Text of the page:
Provide Best Programming Tutorials

The Serializable Interface

Not every object can be written to an output stream. Objects that can be so written are said to be serializable. A serializable object is an instance of the interface, so the object’s class must implement the Serializable interface.

The Serializable interface is a marker interface. Since it has no methods, you don’t need to add additional code in your class that implements Serializable interface. Implementing this interface enables the Java serialization mechanism to automate the process of storing objects and arrays.

To appreciate this automation feature, consider what you otherwise need to do in order to store an object. Suppose that you wish to store an ArrayList object. To do this, you need to store all the elements in the list. Each element is an object that may contain other objects. As you can see, this would be a very tedious process. Fortunately, you don’t have to go through it manually. Java provides a built-in mechanism to automate the process of writing objects. This process is referred to as object serialization, which is implemented in ObjectOutputStream.In contrast, the process of reading objects is referred to as object deserialization, which is implemented in ObjectInputStream.

Many classes in the Java API implement Serializable. All the wrapper classes for primitivetype values, java.math.BigInteger , java.math.BigDecimal , java.lang.String ,java.lang.StringBuilder , java.lang.StringBuffer, java.util.Date, and java.util.ArrayList implement Attempting to store an object that does not support the Serializable interface would cause a NotSerializableException.

When a serializable object is stored, the class of the object is encoded; this includes the class name and the signature of the class, the values of the object’s instance variables, and the closure of any other objects referenced by the object. The values of the object’s static variables are not stored.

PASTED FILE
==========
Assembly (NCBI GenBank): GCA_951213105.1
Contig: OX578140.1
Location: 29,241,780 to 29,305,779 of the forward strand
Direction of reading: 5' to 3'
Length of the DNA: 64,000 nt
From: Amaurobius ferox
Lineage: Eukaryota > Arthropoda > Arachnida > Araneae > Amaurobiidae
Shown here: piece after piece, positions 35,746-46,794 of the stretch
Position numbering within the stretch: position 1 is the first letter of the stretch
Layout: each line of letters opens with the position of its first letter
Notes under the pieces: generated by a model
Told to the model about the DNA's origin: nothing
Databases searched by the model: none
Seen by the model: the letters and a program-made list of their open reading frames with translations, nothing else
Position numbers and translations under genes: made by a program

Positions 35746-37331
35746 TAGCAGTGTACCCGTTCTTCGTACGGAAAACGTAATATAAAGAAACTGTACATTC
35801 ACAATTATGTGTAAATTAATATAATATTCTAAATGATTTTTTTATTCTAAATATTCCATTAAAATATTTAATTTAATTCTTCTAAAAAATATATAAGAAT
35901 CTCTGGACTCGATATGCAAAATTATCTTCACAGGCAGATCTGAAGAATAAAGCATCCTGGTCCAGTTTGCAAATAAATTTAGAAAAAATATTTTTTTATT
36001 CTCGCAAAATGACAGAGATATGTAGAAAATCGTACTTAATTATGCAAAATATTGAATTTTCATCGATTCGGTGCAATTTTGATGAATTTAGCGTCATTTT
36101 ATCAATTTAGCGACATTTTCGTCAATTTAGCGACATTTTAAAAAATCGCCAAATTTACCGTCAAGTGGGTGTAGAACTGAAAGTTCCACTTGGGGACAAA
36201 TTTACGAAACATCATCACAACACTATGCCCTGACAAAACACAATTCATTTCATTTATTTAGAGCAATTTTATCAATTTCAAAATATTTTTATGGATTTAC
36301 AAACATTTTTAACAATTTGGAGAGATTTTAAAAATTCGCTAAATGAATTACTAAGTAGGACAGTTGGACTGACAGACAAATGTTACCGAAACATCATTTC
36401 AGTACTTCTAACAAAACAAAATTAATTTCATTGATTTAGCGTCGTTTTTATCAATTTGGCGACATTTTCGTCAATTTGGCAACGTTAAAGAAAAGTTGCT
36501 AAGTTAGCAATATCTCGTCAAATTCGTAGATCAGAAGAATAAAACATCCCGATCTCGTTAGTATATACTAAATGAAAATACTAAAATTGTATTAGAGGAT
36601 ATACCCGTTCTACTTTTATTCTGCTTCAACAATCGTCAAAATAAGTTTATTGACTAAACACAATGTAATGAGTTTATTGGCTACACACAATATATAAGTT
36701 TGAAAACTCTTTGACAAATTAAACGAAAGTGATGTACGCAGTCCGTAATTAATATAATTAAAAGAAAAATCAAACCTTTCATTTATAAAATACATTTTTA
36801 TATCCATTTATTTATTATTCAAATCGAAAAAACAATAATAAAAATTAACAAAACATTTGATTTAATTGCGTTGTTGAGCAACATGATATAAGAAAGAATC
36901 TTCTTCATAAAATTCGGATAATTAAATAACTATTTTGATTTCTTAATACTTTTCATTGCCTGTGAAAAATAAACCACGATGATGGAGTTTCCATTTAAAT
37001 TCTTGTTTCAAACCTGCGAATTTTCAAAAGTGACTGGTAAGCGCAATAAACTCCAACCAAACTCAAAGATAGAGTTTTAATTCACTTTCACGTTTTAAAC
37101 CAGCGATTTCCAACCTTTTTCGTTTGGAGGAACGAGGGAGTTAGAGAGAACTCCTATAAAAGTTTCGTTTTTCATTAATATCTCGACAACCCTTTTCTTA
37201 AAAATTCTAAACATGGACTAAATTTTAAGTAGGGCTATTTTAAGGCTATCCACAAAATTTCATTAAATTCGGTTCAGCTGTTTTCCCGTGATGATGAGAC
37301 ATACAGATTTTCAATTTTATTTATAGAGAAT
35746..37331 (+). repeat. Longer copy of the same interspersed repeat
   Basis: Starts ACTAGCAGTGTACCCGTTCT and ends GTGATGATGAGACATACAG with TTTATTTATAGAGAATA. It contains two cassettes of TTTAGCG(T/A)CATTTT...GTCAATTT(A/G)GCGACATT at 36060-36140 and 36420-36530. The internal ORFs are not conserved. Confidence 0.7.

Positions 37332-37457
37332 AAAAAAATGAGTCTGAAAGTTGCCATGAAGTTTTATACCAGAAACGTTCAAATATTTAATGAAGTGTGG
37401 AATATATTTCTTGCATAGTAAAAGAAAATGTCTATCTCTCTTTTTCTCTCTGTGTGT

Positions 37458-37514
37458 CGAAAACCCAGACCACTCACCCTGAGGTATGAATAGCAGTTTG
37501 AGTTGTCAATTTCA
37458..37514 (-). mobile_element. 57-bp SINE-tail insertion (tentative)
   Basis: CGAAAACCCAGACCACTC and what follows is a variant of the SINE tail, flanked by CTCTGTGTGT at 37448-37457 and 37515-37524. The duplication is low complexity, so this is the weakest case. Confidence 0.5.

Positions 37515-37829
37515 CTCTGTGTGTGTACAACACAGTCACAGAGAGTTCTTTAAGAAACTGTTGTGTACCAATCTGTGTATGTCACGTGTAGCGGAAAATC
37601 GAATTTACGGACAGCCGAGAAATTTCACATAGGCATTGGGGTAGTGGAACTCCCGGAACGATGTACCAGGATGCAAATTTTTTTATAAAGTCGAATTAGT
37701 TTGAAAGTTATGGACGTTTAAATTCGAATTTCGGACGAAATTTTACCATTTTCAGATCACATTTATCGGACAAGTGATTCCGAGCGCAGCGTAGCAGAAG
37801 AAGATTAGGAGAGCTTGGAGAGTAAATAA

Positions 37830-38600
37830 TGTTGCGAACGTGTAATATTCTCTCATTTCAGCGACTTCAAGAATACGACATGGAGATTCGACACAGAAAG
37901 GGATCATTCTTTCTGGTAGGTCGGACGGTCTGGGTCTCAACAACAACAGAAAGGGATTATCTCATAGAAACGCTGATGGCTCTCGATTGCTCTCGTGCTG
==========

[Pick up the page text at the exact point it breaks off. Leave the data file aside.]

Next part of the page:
Nonserializable fields

If an object is an instance of Serializable but contains non-serializable instance data fields, can it be serialized? The answer is no. To enable the object to be serialized, mark these data fields with the transient keyword to tell the JVM to ignore them when writing the object to an object stream. Consider the following class:

public class C implements {
    private int v1;
    private static double v2;
    private transient A v3 = new A();

class A { } // A is not serializable

When an object of the C class is serialized, only variable v1 is serialized. Variable v2 is not serialized because it is a static variable, and variable v3 is not serialized because it is marked transient. If v3 were not marked transient, a would occur, because class A does not implements Serializable interface.Of course you can also let class A implements Serializable interface thus you don’t need transient anymore.

Duplicate objects

If an object is written to an object stream more than once, will it be stored in multiple copies? No, it will not. When an object is written for the first time, a serial number is created for it. The JVM writes the complete contents of the object along with the serial number into the object stream. After the first time, only the serial number is stored if the same object is written again. When the objects are read back, their references are the same since only one object is actually created in the memory.

Serializing Arrays

An array is serializable if all its elements are serializable. An entire array can be saved into a file using writeObject and later can be restored using readObject.

The program below stores an array of five int values and an array of three strings, and reads them back to display on the console.


public class TestObjectStreamForArray {
  public static void main(String[] args)
      throws ClassNotFoundException, IOException {
    int[] numbers = {1, 2, 3, 4, 5};
    String[] strings = {"John", "Susan", "Kim"};

    try ( // Create an output stream for file array.dat
      ObjectOutputStream output = new ObjectOutputStream(new 
        FileOutputStream("array.dat", true));
    ) {
      // Write arrays to the object output stream

    try ( // Create an input stream for file array.dat
      ObjectInputStream input =
        new ObjectInputStream(new FileInputStream("array.dat"));
    ) {
      int[] newNumbers = (int[])(input.readObject());
      String[] newStrings = (String[])(input.readObject());
      // Display arrays
      for (int i = 0; i < newNumbers.length; i++)
        System.out.print(newNumbers[i] + " ");
      for (int i = 0; i < newStrings.length; i++)
        System.out.print(newStrings[i] + " ");

Lines 14–15 write two arrays into file array.dat . Lines 22–23 read two arrays back in the same order they were written. Since readObject() returns Object , casting is used to cast the objects into int[] and String[] .







Leave a Reply

Close Menu